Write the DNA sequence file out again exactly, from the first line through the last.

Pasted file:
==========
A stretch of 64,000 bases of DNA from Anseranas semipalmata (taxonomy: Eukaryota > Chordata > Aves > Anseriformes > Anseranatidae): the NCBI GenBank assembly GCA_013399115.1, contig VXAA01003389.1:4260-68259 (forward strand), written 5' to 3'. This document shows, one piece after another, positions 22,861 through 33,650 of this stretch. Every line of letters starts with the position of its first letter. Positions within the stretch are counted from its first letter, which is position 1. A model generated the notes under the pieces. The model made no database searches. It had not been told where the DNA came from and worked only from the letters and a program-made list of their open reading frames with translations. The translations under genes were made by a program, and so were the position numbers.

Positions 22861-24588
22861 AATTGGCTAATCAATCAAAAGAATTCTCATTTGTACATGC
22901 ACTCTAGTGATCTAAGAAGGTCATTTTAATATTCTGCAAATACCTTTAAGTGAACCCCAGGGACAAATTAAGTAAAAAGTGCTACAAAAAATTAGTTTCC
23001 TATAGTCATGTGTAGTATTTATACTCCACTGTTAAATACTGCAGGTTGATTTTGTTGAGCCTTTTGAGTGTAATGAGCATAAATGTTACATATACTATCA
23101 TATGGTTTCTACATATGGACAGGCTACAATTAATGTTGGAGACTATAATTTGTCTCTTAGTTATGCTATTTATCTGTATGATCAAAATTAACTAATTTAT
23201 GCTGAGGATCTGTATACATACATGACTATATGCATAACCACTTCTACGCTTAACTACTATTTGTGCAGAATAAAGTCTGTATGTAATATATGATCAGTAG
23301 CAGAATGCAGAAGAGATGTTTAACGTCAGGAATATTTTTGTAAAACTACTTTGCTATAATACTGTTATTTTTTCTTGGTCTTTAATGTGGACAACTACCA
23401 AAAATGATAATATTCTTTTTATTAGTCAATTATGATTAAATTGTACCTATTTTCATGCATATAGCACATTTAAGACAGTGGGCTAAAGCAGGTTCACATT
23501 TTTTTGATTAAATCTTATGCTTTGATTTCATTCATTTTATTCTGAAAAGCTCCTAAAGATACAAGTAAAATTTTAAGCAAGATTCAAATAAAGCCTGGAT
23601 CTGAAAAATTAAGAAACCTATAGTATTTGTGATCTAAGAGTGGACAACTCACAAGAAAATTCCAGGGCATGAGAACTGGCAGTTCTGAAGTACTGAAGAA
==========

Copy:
A stretch of 64,000 bases of DNA from Anseranas semipalmata (taxonomy: Eukaryota > Chordata > Aves > Anseriformes > Anseranatidae): the NCBI GenBank assembly GCA_013399115.1, contig VXAA01003389.1:4260-68259 (forward strand), written 5' to 3'. This document shows, one piece after another, positions 22,861 through 33,650 of this stretch. Every line of letters starts with the position of its first letter. Positions within the stretch are counted from its first letter, which is position 1. A model generated the notes under the pieces. The model made no database searches. It had not been told where the DNA came from and worked only from the letters and a program-made list of their open reading frames with translations. The translations under genes were made by a program, and so were the position numbers.

Positions 22861-24588
22861 AATTGGCTAATCAATCAAAAGAATTCTCATTTGTACATGC
22901 ACTCTAGTGATCTAAGAAGGTCATTTTAATATTCTGCAAATACCTTTAAGTGAACCCCAGGGACAAATTAAGTAAAAAGTGCTACAAAAAATTAGTTTCC
23001 TATAGTCATGTGTAGTATTTATACTCCACTGTTAAATACTGCAGGTTGATTTTGTTGAGCCTTTTGAGTGTAATGAGCATAAATGTTACATATACTATCA
23101 TATGGTTTCTACATATGGACAGGCTACAATTAATGTTGGAGACTATAATTTGTCTCTTAGTTATGCTATTTATCTGTATGATCAAAATTAACTAATTTAT
23201 GCTGAGGATCTGTATACATACATGACTATATGCATAACCACTTCTACGCTTAACTACTATTTGTGCAGAATAAAGTCTGTATGTAATATATGATCAGTAG
23301 CAGAATGCAGAAGAGATGTTTAACGTCAGGAATATTTTTGTAAAACTACTTTGCTATAATACTGTTATTTTTTCTTGGTCTTTAATGTGGACAACTACCA
23401 AAAATGATAATATTCTTTTTATTAGTCAATTATGATTAAATTGTACCTATTTTCATGCATATAGCACATTTAAGACAGTGGGCTAAAGCAGGTTCACATT
23501 TTTTTGATTAAATCTTATGCTTTGATTTCATTCATTTTATTCTGAAAAGCTCCTAAAGATACAAGTAAAATTTTAAGCAAGATTCAAATAAAGCCTGGAT
23601 CTGAAAAATTAAGAAACCTATAGTATTTGTGATCTAAGAGTGGACAACTCACAAGAAAATTCCAGGGCATGAGAACTGGCAGTTCTGAAGTACTGAAGAA